By Colin Borland
So the controversy – complete with protests, crisis talks, questions in the House and corporate casualties – about whether or not the long-term unemployed should be offered unpaid work experience continues into another week.
If nothing else, it has at least focused minds on some of the really difficult calls we are going to have make if we are to avoid losing another generation to mass unemployment.
On the one hand, I’m uncomfortable with the principle of anyone working for free – especially if it denies paid employment to someone else. On the other hand, when there are still people in proper bonded labour across the world right now, labelling this initiative “slave labour” is hyperbolic and insensitive.
In my experience, you’re always better off with a line on your CV than with a blank space. I also know that it’s an employers’ market out there at the moment and we can be very particular about the experience candidates for vacancies need to have.
And this isn’t just my experience. A few weeks ago, I took part in a fascinating event, run by some young unemployed people who were sharing their reflections on the UK government’s flagship Work Programme.
These were keen, bright young people deeply frustrated that they were wasting their best years on the dole. Time and again they spelt out the catch-22: no experience, no job; no job, no experience.
How did they get into this mess? Well, a frustration at never being given a chance wasn’t all that united them. What came through from almost every individual’s story was that, when they had to make the key decisions earlier in life, neither they, nor anyone who was advising them, possessed enough information about the world of work to make the smart choice. It was only now, after learning from people with a real knowledge of the jobs marketplace, that they had a better understanding of their options.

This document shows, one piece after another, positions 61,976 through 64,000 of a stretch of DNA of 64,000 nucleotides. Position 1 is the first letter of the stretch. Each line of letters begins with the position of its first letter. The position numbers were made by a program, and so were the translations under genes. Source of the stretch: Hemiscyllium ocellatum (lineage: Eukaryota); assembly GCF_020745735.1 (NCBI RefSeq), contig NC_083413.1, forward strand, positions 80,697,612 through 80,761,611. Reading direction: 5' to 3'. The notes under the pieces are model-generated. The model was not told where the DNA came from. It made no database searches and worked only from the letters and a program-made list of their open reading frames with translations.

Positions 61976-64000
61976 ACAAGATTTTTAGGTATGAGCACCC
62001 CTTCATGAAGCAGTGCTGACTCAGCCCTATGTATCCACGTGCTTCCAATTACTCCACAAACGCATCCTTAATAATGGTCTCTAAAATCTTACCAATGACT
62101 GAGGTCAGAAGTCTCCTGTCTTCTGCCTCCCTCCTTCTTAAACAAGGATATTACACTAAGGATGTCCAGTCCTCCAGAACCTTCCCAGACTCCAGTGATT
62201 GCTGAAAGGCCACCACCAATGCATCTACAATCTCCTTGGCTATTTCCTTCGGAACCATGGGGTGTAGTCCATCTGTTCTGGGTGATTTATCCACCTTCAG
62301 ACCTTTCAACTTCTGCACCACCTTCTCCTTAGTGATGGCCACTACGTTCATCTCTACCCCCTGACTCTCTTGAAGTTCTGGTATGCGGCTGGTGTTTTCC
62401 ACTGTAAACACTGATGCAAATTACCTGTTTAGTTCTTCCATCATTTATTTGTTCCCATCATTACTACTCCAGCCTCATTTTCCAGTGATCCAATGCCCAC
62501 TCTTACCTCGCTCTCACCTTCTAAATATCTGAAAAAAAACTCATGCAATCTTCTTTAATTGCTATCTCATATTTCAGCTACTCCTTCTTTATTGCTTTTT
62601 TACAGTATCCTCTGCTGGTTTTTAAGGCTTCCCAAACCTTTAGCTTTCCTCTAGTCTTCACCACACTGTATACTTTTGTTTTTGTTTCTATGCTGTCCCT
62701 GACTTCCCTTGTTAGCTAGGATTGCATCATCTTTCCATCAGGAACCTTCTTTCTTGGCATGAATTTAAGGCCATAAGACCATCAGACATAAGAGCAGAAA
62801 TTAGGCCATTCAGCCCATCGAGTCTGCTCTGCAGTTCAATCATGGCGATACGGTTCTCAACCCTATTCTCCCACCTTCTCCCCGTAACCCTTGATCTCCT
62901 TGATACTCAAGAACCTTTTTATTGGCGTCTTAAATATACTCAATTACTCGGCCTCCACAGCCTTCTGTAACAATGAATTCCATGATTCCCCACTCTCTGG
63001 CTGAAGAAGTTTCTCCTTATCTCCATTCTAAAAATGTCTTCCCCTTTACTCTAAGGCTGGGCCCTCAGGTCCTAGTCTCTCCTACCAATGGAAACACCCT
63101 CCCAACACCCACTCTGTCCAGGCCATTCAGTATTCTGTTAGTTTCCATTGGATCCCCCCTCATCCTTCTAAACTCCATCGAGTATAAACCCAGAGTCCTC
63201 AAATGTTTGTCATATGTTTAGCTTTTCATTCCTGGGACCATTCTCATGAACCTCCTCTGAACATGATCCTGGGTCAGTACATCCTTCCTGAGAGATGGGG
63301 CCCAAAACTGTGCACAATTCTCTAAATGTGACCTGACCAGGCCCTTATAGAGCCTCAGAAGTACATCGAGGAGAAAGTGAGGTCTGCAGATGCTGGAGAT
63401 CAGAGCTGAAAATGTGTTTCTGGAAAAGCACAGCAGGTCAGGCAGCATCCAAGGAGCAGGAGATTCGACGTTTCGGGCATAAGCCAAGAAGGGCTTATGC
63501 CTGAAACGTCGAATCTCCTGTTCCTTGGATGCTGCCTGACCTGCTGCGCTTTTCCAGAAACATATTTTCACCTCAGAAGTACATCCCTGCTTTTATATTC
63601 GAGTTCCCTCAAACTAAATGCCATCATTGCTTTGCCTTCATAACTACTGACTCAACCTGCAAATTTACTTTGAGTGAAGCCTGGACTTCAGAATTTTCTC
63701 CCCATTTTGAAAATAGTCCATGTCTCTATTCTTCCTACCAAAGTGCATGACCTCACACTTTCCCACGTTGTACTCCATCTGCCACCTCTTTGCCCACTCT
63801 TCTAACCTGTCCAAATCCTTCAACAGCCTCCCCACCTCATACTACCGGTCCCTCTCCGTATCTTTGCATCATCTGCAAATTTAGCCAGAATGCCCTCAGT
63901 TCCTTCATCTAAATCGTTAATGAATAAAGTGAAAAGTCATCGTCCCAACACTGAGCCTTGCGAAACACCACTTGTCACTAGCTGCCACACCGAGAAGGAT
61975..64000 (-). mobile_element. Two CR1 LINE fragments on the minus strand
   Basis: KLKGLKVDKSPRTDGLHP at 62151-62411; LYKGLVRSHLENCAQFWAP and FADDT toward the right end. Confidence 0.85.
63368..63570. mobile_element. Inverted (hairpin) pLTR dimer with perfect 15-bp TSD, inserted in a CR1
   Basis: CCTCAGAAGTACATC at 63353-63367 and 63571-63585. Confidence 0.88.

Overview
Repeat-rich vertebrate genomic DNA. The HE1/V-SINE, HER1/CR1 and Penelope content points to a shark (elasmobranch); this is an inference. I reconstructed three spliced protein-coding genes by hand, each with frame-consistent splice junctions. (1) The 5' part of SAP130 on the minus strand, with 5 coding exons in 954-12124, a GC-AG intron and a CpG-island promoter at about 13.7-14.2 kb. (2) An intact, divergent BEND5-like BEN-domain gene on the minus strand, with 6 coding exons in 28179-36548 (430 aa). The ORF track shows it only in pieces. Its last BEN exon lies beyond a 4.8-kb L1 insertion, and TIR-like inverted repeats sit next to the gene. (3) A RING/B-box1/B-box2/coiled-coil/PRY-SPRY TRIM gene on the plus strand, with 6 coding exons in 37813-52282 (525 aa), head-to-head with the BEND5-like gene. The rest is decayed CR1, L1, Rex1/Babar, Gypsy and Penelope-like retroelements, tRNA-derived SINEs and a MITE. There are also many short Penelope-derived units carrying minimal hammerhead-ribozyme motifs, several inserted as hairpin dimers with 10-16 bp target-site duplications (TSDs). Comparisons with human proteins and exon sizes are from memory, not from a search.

This isn’t an easy problem to solve. Children are not born with an understanding of the world of work. Parents’ knowledge might only ever have been sketchy at best – and could be 15 years out-of-date by now anyway. Many teachers will have been shielded from the job market for some time – and, without up-to-date information to hand, may not be able to advise their students appropriately.
This, of course, is what politicians call inequality of opportunity, and expanding the horizons of children not born to lawyers, top civil servants or business people has to be a long-term priority if social mobility is to become a reality in Scotland.
Today, though, we have a problem which is reaching critical proportions. Innovative short-term solutions have to be found and work experience projects, whether wholly palatable to everyone or not, fit that bill.
– Colin Borland is head of external affairs for the Federation of Small Businesses in Scotland